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Lessons I learned in tough times

May 9, 2014

Dear Sir,

While reading May 8th editorial “Bermuda's two stages of loss” a memory surfaced. Back in 1978 I recall facing the prospect of financial hardship which may have impacted on my family and children. I shared my worries with my most venerated guide. This guide was a multi-millionaire with wealth beyond my imagination. He didn't reach into his pocket instead he offered me some wisdom. Guess what he said? “A little suffering will do your children and family good”. I guess the question is whether or not I could appreciate the wisdom he offered.

I absorbed it but heck no; I struggled to see the wisdom. Okay, Mr Millionaire, easy enough for you to say with all your million dollar options, but me, I didn't want to see my children suffer so I dug in. I worked harder, I made some sacrifices, I rented my house to a couple of nurses and took a room with my in-laws. My wife and I along with my daughter sharing a bedroom with two sister in-laws while I balanced off my mortgage commitments. I continued to dig in and defied the clock, two jobs, three jobs.

I learned through travel something about immigrant communities in different parts of the globe and how they managed to survive then thrive. I experienced the resilience of the people in places like Senegal and many other countries who have some really poor people, who will find nails and soda bottle caps and create something of value to sell. I spent time in Trinidad and travelled with a lady who sold car parts to dealers. We drove for a whole days at times with no sales but back again the next day eager with enthusiasm.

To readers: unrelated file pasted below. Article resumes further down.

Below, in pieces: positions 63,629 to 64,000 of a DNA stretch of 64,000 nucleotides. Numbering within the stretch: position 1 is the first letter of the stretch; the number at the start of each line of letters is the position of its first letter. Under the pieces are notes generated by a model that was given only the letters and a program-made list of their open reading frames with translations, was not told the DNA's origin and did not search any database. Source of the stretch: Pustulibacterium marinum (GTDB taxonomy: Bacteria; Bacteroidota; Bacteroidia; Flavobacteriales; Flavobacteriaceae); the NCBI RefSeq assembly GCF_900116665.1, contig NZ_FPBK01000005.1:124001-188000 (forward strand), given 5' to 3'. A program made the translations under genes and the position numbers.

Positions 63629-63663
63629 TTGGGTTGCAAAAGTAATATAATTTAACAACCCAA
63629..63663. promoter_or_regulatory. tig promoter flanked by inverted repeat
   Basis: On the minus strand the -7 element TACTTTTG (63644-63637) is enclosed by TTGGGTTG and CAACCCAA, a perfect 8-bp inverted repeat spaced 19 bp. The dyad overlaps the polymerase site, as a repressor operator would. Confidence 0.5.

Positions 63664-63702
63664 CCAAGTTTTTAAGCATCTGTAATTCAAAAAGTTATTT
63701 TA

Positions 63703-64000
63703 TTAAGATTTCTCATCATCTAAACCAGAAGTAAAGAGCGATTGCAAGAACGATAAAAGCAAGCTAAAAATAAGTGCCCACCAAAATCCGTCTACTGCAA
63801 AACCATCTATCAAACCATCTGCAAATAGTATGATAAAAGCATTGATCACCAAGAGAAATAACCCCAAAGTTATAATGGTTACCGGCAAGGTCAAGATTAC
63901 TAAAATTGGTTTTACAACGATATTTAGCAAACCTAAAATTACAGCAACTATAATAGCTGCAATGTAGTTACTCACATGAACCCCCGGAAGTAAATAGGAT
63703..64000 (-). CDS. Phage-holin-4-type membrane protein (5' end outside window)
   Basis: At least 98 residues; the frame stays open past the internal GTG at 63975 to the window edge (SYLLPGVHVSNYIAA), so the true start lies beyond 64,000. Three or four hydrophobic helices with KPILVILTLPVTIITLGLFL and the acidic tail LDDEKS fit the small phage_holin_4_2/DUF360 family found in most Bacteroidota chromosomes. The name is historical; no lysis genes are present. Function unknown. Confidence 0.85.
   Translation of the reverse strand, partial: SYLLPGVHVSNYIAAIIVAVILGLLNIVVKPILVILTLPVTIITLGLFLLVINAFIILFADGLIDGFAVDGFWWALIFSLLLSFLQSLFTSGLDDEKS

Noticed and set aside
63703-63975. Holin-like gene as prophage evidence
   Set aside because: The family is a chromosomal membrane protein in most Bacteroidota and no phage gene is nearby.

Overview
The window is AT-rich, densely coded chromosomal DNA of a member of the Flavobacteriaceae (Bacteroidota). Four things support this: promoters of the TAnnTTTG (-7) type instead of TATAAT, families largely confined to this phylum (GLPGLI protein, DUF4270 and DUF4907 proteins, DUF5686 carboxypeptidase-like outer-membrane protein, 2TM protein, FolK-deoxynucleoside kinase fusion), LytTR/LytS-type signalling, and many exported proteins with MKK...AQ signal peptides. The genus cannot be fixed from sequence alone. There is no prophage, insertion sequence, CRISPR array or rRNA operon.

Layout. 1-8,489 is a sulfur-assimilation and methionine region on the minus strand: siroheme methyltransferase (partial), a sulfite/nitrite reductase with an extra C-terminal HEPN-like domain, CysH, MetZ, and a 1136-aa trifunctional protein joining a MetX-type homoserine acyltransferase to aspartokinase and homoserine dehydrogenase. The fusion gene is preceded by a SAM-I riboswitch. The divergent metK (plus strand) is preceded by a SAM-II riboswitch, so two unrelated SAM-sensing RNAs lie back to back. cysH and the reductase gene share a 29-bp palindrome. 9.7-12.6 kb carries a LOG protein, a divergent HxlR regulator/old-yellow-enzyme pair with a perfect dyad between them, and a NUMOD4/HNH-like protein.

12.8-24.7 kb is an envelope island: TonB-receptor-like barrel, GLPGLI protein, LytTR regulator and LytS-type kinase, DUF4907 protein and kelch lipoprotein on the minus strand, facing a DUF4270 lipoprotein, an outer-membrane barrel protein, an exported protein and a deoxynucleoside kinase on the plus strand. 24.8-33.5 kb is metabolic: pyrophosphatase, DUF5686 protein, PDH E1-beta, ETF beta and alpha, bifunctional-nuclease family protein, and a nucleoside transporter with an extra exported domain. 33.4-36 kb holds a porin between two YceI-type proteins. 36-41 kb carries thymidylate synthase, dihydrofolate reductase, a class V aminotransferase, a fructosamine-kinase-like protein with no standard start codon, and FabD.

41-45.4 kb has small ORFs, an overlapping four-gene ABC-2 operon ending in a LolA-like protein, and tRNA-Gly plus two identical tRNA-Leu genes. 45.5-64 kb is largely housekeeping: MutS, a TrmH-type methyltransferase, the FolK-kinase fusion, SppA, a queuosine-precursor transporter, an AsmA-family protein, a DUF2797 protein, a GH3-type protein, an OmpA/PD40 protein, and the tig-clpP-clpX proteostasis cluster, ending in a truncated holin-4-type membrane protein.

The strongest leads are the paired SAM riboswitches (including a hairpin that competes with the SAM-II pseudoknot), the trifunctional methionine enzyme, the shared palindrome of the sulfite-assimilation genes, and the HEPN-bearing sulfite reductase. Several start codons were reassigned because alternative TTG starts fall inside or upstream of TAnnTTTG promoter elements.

Have I learned anything? Yes I have, the old millionaire spiritual guide who did not give me a penny was right. The old saying is “when things get tough the tough get going”. Hard times Bermuda, but this is where we get to truly shine. We can't be complacent and wait for the job or cheque that isn't coming. If you are a musician and clubs can't afford to pay, if you like to sing or play then go sing your song, play your heart out. Of course I say that proverbially, but I mean everyone in every aspect of livelihood, trade or profession.

It's not easy, but we will set our sail and go to sea. Depression sets in when you have no plan. Without hope and a dream we die. There are so many possibilities and if we close our eyes in despair we shall never see them. We each must take the position that we can solve the problem, we must believe that the answer is there and open ourselves to find it.

KHALID WASI

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Published May 10, 2014 at 9:00 am (Updated May 09, 2014 at 7:18 pm)

Lessons I learned in tough times

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